• I did not know how to use Copy from files to create Tables in the DWH, so instead I used Pyspark to write Delta tables into the LH

As I said previously, there is no Query History, so i don’t know the duration for every Query,  all I can show is the screenshot of the total duration, 2 min

You mileage may vary, for example in another run, I got 5 min

The last run i got this less than 2 min

Snowflake more or less gets around 2 minutes for a cost of 2 $/Hour for the basic edition,  I am not sure how much Compute the SQL Engine is consuming so I can’t compare for now, but keep in mind the same workload took Synapse serverless 10 Minutes !!!

Notice here, I did not have to understand anything about Table distribution nor provision any ressources, I think conceptually Synapse DWH is more like BigQuery than Snowflake or Databricks SQL.

Vertipaq Direct lake Mode.

Vertipaq which is the Query Engine for PowerBI got a lakehouse treatment too, traditionally, Vertipaq was a pure in-memory DB, it means, you have to import the data to its proprietary format before doing any analysis, this is all well and good till you have a data that’s bigger than the available memory, this limitation is no more, you can read directly from remote storage, to be honest I was suspicious, to make it worst the first public release of Fabric had a bug that made the performance not that great, I did try it today though with a new update, and all I can say, this is the fastest thing I have seen in my life, 2.6 second for a group by of of a 600 M rows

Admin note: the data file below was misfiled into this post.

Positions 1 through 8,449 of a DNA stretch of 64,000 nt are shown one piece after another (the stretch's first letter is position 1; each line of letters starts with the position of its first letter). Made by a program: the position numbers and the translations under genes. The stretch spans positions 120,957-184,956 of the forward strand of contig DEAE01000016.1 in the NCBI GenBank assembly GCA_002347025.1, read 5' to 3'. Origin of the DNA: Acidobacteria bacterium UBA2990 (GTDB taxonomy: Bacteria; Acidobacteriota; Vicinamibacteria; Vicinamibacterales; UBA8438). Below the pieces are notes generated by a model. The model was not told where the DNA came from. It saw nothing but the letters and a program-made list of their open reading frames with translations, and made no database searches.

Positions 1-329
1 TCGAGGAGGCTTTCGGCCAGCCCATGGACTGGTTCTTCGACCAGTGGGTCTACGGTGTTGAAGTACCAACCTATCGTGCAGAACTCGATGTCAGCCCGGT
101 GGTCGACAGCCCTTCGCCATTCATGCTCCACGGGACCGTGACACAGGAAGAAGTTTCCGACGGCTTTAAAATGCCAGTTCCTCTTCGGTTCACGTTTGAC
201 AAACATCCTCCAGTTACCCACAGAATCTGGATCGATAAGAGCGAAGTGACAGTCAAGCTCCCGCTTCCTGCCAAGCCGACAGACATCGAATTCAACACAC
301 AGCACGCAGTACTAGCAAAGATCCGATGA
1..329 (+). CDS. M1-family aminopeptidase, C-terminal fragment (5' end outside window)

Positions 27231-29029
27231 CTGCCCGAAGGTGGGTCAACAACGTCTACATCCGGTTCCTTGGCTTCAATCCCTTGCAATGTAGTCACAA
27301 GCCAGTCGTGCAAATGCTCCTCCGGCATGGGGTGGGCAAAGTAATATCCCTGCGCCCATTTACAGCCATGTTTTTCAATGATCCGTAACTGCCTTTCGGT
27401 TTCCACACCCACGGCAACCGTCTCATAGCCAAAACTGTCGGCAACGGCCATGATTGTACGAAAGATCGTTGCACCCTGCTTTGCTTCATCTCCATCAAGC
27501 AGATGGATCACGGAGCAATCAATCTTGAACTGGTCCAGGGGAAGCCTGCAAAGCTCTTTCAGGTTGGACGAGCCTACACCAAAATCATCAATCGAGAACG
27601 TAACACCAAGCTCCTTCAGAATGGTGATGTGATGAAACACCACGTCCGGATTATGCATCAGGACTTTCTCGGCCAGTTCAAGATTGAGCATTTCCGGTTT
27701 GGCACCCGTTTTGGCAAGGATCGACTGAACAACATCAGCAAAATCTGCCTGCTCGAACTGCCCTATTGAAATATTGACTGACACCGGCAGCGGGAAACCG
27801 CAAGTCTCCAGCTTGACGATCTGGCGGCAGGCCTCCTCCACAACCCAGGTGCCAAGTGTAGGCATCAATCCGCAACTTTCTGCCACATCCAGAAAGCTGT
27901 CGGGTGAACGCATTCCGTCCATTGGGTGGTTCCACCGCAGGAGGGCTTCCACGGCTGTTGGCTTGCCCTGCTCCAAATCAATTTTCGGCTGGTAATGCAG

Some observations : 

  • This is all new, so we don’t have best practise yet, but just my gut feeling, if the data is small enough that it fit your memory, I suspect, import mode is unbeatable, but because with DirectLake mode, we have a separation of storage and compute that open all kind of scenarios for pure logical models ( that’s a book by itself)
  • It is not because it is fast, you can do anything, I notice a penalty when using very high cardinality columns in relationship, I would have being surprised if it wasn’t
  • In DirectLake mode, Vertipaq do columns pruning, which was one of the biggest complain about Import mode, now only used column will be loaded from Onelake to the memory
  • I have not tested it yet, but it seems Vertipaq will pushdown filters to Delta Table and load only required data, I presume it will leverage the Delta log.
  • Lakehouse + Vertipaq seems like a very attractive pattern that I feel we may even not need DWH at all ( Just trolling the DWH Team or maybe not) 

What I did not like 

  •  I do have access to Premium so that does not impact me personally, but I did not forget from where I came, Pro is still the only way for a lot of people to use PowerBI and as far as I can tell, Fabric does not mean much for them.
  • DWH and Lakehouse offering got all the attention for obvious reasons. Microsoft wanted to tell the market they are back driving innovation in the Data space, but I did not hear anything about Datamart’s future, I do believe it is a critical workload to address.
  • Feature management in Fabric is problematic, only Tenant Admin can turn things on and off, so even if you paid for a capacity, you are at the mercy of the admin. I think with Fabric, capacity admins and workspace admin needs more granular control. Edit, was corrected by Chris , capacity Admin can override Tenant Admin, that’s fantastic decision